I don’t suppose there will ever be another weekend like this one spent in Fort Wayne, Indiana, at what became a Carole Lombard love-in, retracing her heritage as biological product of three great families, the Cheneys, Knights, and Peters, with wealth between them in the tens of millions of dollars. Considering the value of money in 1900, the vast fortune underpinning Elizabeth Knight Peters, the mother of Carole Lombard, was astonishing.
The weekend included a stop at the ancestral home of the Knights on Spy Run Avenue in Fort Wayne. A Knight had married a Cheney (as in the Cheneys of Wall Street) and settled on Spy Run, above the St. Joseph River, in the house where in 1902 Elizabeth Knight married Frederick Peters. Today the Knight building is home to Shepherd’s House, a shelter for homeless veterans of the U.S. military. Barb and Lonnie run the place as a taut but loving Christian ship and host more than 40 veterans at a time. Despite busy schedules they spent more than an hour showing us through many interesting spots within the massive structure.
We visited the Wayne Street mansion of John C. Peters, hardware mogul of Fort Wayne and “Gramps” to Jane Peters/Carole Lombard. Peters had his hand in all manner of construction enterprises and owned part interest in the Horton Manufacturing Co., which produced early automatic washing machines. Whereas the Knights and Cheneys were embedded nationally in big money, the wealth of J.C. Peters was homegrown in Fort Wayne. His mansion is a pure Victorian masterpiece.
Next, came a stop at the home of Elizabeth and Frederick Peters at 704 Rockhill Street, the place where Jane Alice Peters was born on October 6, 1908, 114 years ago today. You know you’ve found the right house because there’s a brass plaque on the front that was placed there as a publicity tie-in to the release of the David O. Selznick comedy, Nothing Sacred, in 1938. It was, at the time, pure cornpone to be putting up historic markers on the home of an actress not yet 30 years of age, but the type of flak that made Selznick PR man Russell “Birdie” Birdwell a living legend and perfect publicity partner for Carole Lombard. Whereas the Birdman dreamed up stunts like a plaque on Carole’s home, it would have been Lombard approving the message and assuring history would record that she actually drew her first breath within the walls of 704 Rockhill. It’s a deceptive house, modest in street views but another grand Victorian inside, as revealed on a tour led by the current owners, Rick and Cora Brandt. The place has a dark and mysterious past since some sort of physical and/or emotional violence within forced Elizabeth to leave her husband of 12 years in 1914 and flee to southern California with children Frederick, Stuart, and Jane.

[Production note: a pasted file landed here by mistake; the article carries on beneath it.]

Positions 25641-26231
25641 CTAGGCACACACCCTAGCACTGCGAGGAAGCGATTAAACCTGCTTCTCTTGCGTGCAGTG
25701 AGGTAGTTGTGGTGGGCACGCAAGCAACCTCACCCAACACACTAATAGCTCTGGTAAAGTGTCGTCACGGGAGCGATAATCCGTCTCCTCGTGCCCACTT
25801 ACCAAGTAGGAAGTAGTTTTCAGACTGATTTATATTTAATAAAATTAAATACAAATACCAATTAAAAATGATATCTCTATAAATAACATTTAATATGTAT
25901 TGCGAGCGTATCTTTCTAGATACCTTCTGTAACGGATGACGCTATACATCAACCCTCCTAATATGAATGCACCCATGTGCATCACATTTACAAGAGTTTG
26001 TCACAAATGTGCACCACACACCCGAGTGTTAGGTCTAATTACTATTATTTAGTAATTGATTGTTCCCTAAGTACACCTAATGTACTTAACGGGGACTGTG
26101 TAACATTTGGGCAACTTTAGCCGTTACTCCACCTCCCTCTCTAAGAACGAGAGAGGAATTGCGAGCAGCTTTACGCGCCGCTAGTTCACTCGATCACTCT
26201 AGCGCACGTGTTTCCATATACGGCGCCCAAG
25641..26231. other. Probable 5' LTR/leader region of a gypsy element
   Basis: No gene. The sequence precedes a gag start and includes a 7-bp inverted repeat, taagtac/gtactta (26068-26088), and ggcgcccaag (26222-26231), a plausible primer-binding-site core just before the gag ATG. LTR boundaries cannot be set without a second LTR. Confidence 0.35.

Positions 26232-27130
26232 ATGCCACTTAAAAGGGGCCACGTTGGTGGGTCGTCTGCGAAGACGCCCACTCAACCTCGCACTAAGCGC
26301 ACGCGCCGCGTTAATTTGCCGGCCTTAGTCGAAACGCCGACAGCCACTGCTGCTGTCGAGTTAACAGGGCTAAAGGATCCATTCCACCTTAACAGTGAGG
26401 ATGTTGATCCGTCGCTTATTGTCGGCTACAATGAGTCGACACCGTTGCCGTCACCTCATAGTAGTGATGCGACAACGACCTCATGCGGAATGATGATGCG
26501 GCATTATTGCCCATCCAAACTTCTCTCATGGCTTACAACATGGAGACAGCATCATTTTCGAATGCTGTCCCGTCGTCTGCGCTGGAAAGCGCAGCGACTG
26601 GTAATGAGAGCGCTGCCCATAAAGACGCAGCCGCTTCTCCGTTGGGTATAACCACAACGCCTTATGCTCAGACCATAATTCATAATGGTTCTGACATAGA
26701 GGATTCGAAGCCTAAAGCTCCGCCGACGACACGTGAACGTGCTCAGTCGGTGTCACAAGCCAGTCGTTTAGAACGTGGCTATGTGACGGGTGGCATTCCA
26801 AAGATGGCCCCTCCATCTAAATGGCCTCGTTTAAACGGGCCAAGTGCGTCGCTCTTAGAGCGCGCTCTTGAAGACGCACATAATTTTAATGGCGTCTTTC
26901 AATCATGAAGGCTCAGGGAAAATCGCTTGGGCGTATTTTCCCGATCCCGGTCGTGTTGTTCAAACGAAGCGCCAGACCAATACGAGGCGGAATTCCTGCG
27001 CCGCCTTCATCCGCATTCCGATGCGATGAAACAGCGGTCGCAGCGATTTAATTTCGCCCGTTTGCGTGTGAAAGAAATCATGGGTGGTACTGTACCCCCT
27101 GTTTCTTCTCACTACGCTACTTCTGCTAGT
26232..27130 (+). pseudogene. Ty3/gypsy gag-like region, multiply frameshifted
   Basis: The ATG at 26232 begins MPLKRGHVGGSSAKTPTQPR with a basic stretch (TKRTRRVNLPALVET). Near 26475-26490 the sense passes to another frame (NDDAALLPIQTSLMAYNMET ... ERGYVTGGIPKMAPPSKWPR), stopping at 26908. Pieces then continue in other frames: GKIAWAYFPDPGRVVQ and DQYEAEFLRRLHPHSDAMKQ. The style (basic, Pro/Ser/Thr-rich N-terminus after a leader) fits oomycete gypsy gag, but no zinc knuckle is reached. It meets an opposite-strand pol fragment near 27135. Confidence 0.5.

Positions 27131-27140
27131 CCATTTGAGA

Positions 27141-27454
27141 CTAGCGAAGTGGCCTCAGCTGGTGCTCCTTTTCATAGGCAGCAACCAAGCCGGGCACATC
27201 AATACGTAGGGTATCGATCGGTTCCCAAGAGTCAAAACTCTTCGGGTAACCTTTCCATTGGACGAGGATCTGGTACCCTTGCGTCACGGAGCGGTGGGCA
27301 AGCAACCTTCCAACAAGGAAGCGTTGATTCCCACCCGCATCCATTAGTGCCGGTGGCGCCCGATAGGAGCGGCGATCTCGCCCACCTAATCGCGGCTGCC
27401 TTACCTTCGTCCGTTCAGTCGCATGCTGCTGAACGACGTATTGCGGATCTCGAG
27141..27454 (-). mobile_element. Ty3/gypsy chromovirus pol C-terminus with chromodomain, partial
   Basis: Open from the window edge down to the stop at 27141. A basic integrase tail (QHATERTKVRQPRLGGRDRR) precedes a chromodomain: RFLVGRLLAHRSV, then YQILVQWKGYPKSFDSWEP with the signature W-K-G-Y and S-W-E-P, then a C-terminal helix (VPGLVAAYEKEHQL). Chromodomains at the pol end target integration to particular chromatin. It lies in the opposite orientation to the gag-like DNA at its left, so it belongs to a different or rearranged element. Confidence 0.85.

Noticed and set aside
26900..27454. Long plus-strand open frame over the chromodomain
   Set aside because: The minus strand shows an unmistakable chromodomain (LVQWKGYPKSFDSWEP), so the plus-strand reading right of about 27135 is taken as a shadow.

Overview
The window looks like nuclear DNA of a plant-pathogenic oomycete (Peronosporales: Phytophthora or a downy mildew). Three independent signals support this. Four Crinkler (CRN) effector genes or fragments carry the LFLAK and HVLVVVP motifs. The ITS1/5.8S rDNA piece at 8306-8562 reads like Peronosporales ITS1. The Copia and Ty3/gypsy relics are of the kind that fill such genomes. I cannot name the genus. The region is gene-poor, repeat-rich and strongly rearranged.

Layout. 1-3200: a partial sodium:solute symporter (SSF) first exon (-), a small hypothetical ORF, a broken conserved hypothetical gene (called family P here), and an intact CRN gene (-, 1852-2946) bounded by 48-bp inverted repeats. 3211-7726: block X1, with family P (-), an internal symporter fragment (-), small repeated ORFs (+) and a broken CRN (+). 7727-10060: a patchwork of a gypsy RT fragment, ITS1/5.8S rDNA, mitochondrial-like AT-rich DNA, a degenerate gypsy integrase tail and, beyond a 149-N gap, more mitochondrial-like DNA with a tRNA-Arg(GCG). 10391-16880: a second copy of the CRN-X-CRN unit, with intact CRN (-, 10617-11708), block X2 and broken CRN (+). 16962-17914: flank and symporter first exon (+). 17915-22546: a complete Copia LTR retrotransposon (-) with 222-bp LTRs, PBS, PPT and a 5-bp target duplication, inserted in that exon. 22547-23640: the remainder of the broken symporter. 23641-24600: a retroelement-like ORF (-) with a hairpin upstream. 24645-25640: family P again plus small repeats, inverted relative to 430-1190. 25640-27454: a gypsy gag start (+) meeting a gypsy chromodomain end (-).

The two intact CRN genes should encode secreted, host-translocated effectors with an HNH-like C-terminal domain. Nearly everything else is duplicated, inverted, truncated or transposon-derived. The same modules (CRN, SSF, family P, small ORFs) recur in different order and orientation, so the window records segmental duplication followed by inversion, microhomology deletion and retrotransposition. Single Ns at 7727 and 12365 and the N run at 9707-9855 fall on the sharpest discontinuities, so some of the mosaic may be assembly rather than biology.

First thing yesterday morning I reported to WANE TV-15 for a short but punchy on-camera interview with Gina Carano. Four hours later came the main event: an exhibit of a couple dozen Carole Lombard-owned items at the Fort Wayne History Center, and an accompanying lecture by yours truly about the book Fireball. My initial doubts about attendance vanished as the crowd poured in. We ended up with a near house record of 133, including Rick and Cora Brandt of the Lombard house, Barb and Lonnie Cox of the Knight (Shepherd’s) House, and Bill and Janet Heffley, owners of the Peters house—making it a clean sweep of Lombard-related homes.
Other VIPs included three third cousins of Jane Peters/Carole Lombard, all named Peters, along with Fireball researcher and Carole Lombard expert Marina Gray and Carole Lombard Archive Foundation director Carole Sampeck. My lecture was followed by a lively Q&A, a book signing, and then a well-attended tour of the Lombard house on Rockhill Street.
I heard many stories of the supernatural over the course of the weekend. Not Halloween bump-in-the-night ghost stories but interesting real experiences by sober inhabitants of these and other classic Indiana homes. I guess that’s fitting for October.
I want to thank the Fort Wayne History Center for booking me into that fantastic venue, particularly Todd Maxwell Pelfrey, executive director, and Nancy McCammon-Hansen, marketing director, and also Steve, Randy, Bob, and Carmen for their help onsite. Thanks also go to Anita Cast for her help in lining up the lecture, Kevin Kilbane of the Fort Wayne News-Sentinel for his print pieces heralding the event, and Gina Carano and Natalie Wagner of WANE for one of the smoothest TV appearances of the whole Fireball tour.
Special thanks go to partners in crime Marina and Carole for a wild ride this weekend. From the two of them—and I’m sure all of you—I want to say directly to the cosmos, Happy Birthday, Carole Lombard. Fort Wayne loves and remembers you.